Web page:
I think the biggest demand teachers face today is cultivating a mindset in students in which they will hold themselves accountable in life as citizens and in the pursuit of lifelong learning. As emerging adults, students are soon to be faced with countless responsibilities, but too often long-term thinking takes a back burner. The world will hold them liable for their actions, every thought they happen to post on Twitter, so they must be taught to take their actions more seriously and to understand their ability to impact the world around them.
Teachers are always faced with “molding the minds of the future,” but what if, in the 21st century, it is the mold that needs to be changed? Why teach students how to interact with people in a way that worked 20 years ago when students will be creating information and connecting with others in a whole new way in the next 20 years? Information is now at our fingertips. Anyone has the power to publish ideas and access historical resources and news. This demands a new level of self-awareness that teachers need to foster in students.
It would seem that, with the growth of digital connectivity, students would be more inclined to join together, but the recent trend is separation. As future citizens, students must learn to collaborate, and the burden to show them how to do that also falls on educators.
A good teacher in this day and age, I think, is someone who can teach students how to learn. To teach learning, an English teacher should be someone who does not tell students what a text means, but how to figure out what it means—how it affects them and what it says about the world around them. Teachers like that have the tools and experience to expose their students to new ways of thinking and to broaden their horizons in the least clichéd sense of the phrase. Students should learn to ask questions about what they are learning and, with the new voice afforded to them via the internet, those questions should be shared and discussed.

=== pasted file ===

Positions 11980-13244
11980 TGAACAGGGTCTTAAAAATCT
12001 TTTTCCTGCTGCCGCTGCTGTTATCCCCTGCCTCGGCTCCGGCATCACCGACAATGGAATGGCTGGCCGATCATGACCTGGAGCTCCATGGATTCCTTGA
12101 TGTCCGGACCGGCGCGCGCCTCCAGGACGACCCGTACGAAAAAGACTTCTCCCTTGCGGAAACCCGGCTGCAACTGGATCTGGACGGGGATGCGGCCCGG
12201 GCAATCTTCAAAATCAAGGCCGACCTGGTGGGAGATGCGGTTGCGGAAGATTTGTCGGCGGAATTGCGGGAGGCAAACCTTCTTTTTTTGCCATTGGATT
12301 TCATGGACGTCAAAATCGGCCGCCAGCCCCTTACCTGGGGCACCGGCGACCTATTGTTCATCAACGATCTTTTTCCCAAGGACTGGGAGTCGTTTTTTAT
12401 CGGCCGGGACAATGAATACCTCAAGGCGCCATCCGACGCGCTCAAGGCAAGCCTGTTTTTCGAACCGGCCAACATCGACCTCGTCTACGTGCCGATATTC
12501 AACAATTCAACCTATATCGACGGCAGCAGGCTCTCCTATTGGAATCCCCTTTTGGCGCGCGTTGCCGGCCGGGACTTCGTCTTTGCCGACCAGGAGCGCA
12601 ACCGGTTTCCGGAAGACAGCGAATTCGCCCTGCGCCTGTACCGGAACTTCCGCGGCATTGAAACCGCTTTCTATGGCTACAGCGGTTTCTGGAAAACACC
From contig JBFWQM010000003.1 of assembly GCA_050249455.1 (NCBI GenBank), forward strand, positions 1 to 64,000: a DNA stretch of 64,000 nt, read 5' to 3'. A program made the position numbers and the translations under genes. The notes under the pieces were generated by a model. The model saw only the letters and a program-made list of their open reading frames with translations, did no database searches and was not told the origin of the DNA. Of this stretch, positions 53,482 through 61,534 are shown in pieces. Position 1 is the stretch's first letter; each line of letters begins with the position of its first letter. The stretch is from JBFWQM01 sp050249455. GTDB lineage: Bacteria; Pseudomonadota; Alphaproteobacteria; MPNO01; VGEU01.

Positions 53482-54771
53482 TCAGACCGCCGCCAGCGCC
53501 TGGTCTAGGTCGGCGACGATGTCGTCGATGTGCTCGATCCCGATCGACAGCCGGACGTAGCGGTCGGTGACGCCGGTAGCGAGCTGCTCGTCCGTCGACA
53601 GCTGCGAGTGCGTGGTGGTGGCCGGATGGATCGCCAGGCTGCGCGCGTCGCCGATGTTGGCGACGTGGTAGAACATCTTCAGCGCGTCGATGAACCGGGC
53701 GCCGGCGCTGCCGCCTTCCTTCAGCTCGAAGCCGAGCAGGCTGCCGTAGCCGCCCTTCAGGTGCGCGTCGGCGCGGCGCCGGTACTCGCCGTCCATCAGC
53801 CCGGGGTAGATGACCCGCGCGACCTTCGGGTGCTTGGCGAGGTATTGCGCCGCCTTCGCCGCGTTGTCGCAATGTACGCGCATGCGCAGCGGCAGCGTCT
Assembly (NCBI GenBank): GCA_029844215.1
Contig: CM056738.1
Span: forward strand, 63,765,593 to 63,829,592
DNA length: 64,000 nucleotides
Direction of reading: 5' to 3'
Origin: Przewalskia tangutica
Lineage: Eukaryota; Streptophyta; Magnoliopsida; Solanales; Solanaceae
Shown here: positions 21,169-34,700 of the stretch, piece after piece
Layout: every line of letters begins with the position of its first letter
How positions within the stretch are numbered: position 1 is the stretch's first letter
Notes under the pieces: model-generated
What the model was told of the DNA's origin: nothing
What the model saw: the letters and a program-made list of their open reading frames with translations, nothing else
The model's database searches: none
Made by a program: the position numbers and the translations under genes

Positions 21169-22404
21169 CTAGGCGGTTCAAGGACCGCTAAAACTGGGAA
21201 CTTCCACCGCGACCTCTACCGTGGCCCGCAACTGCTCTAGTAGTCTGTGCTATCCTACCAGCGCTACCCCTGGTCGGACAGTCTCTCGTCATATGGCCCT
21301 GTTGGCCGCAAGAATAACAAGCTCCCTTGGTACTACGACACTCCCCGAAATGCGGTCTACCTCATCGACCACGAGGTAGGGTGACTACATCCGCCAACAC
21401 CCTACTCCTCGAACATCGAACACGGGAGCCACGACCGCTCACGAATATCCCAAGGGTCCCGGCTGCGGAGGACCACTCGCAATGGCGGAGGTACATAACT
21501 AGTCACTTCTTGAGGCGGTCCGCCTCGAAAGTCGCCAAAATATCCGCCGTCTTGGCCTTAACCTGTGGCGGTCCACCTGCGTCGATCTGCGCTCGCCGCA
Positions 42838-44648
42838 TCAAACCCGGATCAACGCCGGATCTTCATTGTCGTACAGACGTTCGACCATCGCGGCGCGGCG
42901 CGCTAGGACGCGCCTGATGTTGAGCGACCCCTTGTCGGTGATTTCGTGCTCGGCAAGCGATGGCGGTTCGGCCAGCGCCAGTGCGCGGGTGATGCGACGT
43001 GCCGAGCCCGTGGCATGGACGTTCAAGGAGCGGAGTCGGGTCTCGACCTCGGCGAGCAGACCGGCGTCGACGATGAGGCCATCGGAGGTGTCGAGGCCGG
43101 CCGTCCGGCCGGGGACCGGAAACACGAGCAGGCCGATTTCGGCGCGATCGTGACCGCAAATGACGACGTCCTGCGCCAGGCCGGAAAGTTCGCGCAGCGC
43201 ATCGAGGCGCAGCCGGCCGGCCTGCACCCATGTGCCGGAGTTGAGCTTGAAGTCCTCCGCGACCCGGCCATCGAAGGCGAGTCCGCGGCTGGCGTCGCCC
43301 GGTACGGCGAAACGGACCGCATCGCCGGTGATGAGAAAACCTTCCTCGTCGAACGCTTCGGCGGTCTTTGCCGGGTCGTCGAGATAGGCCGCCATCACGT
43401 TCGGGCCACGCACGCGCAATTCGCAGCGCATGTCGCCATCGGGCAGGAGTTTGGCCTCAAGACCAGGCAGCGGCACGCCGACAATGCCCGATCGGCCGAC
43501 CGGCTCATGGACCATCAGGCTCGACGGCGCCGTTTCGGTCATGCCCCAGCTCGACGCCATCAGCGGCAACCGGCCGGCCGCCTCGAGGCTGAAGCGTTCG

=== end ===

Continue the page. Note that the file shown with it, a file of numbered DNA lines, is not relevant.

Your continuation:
But how does an educator go about fostering this brand of communal inquiry and deliberation? They themselves have to keep learning, growing, and adapting. The last 20 years have revolutionized the way people interact with one another. The world is changing at a rate that has not been seen since the Industrial Revolution. New things are being created, so why shouldn’t students be involved in creation and innovation? Information is no longer limited to textbooks; real-time responses are now the norm, and as students and future citizens, we should be encouraged to interact and to discover new resources for enhancing knowledge. Teachers should urge that on, to instill habits of citizenship, involvement, and accountability as a world-wide thinker.
Amani Bey is a junior attending Science Leadership Academy in Philadelphia who intends to major in political economics. Her interests include singing, reading, and community outreach.
The opinions expressed in Teaching Ahead: A Roundtable are strictly those of the author(s) and do not reflect the opinions or endorsement of Editorial Projects in Education, or any of its publications.